Karsten Steinhauer


Canada Research Chair in Neurocognition of Language

Tier 2 - 2003-09-01
Renewed: 2008-10-01
McGill University
Health

514-398-2413
karsten.steinhauer@mcgill.ca

Coming to Canada from


Georgetown University, USA

Research involves


Two related programs of research: one on prosody and the other on language acquisition.

Research relevance


The research will shed light on several fields, including neuroscience, second language acquisition, and psycholinguistics and linguistic theory.

Language and the Brain


"Our generation of scientists has come to believe that the biology of the mind will be as scientifically important to this century as the biology of the gene has been to the 20th Century."
Eric P. Kandel - Nobel Prize in Medicine, 2000

The exploration of the neurobiological basis of language learning and processing is one of the most important enterprises within the interdisciplinary field of cognitive neuroscience. Communication via language is central to all aspects of society and the functioning of individuals in society. Language disorders have potentially devastating consequences for individuals and their social surroundings.

As the Canada Research Chair in Neurocognition of Language, Dr. Karsten Steinhauer is working to establish a neurologically plausible model of language processing and language representation in the brain. He is working with two related innovative programs: one which focuses on processing the intonation and rhythm in speech, and the other which concentrates on language acquisition, using an artificial language learning paradigm. Through the introduction of experimental approaches related to the complexity of speech signals, Dr. Steinhauer's work will have repercussions on future research in a variety of fields of cognitive neuroscience.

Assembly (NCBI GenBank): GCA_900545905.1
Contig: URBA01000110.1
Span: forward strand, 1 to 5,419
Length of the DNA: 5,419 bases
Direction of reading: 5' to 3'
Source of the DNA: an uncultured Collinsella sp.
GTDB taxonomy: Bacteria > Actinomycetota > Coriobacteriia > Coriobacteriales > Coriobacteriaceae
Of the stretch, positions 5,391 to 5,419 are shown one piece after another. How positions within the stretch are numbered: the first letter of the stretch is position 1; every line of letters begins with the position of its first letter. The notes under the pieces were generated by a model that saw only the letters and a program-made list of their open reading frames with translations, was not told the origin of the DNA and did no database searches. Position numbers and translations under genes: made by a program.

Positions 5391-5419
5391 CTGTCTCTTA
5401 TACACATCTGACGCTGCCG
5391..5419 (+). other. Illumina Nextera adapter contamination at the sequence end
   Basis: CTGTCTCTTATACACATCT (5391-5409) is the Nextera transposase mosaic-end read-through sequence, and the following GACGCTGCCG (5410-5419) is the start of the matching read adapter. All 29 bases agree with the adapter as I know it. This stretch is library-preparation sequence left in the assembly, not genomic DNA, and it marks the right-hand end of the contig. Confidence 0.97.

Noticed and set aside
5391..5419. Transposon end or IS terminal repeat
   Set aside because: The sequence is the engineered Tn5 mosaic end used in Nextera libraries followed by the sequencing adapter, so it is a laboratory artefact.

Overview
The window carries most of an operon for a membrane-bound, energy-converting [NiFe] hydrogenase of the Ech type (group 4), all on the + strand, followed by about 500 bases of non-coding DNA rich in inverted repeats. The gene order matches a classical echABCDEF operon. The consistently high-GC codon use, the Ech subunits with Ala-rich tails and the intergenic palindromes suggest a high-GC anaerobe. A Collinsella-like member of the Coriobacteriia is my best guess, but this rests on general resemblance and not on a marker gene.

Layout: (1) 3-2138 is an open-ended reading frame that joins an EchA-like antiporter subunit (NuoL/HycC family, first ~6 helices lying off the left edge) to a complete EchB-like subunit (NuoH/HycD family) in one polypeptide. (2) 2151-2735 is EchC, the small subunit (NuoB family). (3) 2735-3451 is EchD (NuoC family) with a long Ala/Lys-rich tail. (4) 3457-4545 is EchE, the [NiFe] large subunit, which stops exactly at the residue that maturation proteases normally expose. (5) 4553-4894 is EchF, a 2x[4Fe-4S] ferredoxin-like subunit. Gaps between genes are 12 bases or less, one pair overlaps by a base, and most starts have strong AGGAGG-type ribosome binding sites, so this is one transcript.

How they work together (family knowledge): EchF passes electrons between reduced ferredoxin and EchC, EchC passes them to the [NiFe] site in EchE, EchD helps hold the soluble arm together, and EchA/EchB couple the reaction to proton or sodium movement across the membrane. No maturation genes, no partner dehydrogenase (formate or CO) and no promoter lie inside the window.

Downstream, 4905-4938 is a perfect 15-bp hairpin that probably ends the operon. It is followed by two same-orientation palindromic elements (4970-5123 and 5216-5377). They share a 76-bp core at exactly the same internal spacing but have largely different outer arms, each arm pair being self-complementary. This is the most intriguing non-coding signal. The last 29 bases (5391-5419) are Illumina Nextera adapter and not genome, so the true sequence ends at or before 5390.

Communication through language is crucial to all human endeavours. As a specialist in languages and in neurosciences, Dr. Steinhauer will lead cutting-edge research in improving the quality of communication is an important addition to McGill's Centre for Medicine, Language and the Brain. His work is expected to have an impact on Canadian society through future practical applications in the health-care and education systems throughout the country.